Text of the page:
The assistant coaches should be held accountable for the production of the personnel they have, if they argued against a choice, fans should know.
Mark Vietzen, firstname.lastname@example.org
Too many holes in defense
I was delighted to read your column this morning and also at last to see a frank and critical discussion of Mike Sherman in Steve Lawrence's column in the same installment. The problems that are exploding in the Packers' preseason performance this year, however, are all merely the culmination of what is by now a long history of the same issues finally coming home to roost.
My Packer buddies and I have all been in utter dismay for many moons now with regard to Sherman's bad decision-making and the way that, under his tenure, the immense talents of such a rare thoroughbred as Brett Favre are being squandered during what should really be the most glorious period in his already sensational career. Moreover, I have written to Packer Report on this subject numerous times by this point in time, but, unfortunately, its editors seem to prefer printing more emotive than analytical letters or simply keeping a tight lid on any serious discussion of what many fans are increasingly viewing as an abomination.
I am thus certain that committed Packer fans would be grateful if you or one of the other Packer Report columnist were to write a piece on the increasingly dismal state of the defense over the past several years. The great defense of the Super Bowl XXXI team was obviously a tough act to follow, but it now seems that the entire prospect of playing that side of the ball has been dismissed––and, amazingly, it just gets worse every year.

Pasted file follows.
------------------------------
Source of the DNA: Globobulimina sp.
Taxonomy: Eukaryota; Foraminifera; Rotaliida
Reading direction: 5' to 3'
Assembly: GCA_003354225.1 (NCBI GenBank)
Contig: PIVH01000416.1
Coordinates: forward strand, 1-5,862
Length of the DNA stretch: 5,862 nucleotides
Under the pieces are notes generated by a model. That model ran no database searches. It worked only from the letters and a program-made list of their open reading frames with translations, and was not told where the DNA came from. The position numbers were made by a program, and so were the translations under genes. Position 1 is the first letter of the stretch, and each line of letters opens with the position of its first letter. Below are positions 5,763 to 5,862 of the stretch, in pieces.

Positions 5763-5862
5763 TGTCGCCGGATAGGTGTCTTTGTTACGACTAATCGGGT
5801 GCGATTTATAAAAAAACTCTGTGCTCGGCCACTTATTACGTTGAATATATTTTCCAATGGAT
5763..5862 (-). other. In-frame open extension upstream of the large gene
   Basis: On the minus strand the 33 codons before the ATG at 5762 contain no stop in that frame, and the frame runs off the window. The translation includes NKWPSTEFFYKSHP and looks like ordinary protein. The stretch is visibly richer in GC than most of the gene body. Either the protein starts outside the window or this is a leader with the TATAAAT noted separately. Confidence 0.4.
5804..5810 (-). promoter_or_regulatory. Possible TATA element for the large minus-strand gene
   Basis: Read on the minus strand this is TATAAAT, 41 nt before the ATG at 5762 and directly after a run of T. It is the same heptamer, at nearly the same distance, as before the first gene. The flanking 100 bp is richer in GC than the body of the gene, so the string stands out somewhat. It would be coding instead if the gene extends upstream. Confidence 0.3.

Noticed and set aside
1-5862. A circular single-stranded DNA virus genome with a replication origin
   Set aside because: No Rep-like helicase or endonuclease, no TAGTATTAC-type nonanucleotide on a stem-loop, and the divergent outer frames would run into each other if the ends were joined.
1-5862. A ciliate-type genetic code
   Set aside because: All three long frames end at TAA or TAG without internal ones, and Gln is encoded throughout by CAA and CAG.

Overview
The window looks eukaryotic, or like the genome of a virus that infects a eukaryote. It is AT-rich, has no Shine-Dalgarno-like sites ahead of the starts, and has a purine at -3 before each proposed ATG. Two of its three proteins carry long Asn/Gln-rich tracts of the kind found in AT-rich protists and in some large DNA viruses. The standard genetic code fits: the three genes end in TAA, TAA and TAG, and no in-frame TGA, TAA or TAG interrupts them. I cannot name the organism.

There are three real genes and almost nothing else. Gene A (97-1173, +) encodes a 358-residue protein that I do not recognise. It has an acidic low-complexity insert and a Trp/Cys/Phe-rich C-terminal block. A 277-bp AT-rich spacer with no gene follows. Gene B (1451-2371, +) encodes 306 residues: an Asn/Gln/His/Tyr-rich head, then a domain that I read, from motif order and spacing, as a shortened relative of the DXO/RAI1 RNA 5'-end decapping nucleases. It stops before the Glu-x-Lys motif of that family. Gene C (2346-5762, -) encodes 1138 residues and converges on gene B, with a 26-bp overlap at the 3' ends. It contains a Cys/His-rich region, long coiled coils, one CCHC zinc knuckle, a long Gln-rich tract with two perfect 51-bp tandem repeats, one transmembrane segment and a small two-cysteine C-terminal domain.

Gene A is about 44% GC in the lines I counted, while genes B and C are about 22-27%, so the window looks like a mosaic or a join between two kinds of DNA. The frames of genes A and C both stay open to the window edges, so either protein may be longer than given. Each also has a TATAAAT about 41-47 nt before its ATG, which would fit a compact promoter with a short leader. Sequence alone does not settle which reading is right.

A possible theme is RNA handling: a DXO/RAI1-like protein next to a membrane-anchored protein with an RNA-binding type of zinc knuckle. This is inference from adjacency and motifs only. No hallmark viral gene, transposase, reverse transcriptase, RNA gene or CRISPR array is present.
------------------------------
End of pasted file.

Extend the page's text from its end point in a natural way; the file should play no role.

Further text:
There is much talk of Favre's mistakes, but after watching every game live on television and then rewatching all of them again on tape afterward, it is clear that it is not only the overall weakness of the defense that has to answer for this situation, but its almost uncanny tendency to give up touchdowns (or at least field goals), often on big plays, on the first or second series after the offense has put points on the board, and usually by way of a long and sustained drive. One hardly has to be a psychologist to see what pressure is put on the offense, and especially Favre. As a result, no offense can go out and play meticulous football if it is constantly trying to compensate for a defense that won't allow it to win a football game unless it scores 21 to 28 points in every outing. (And let us hope, too, that the receiving corps' long-standing tendencies to drop balls and blow routes is not once again coming so brutally to the fore! After all, last year saw some improvement in that area.)
It seems, too, that the defensive backfield has taken a lot of undeserved heat as a result of perhaps the most troubling weakness on the defensive side of the ball for some while now: the front line. Any decent NFL quarterback will tear pass defenders to shreds if allowed the time in the pocket that the defensive line has increasingly afforded its opponents over the past several years.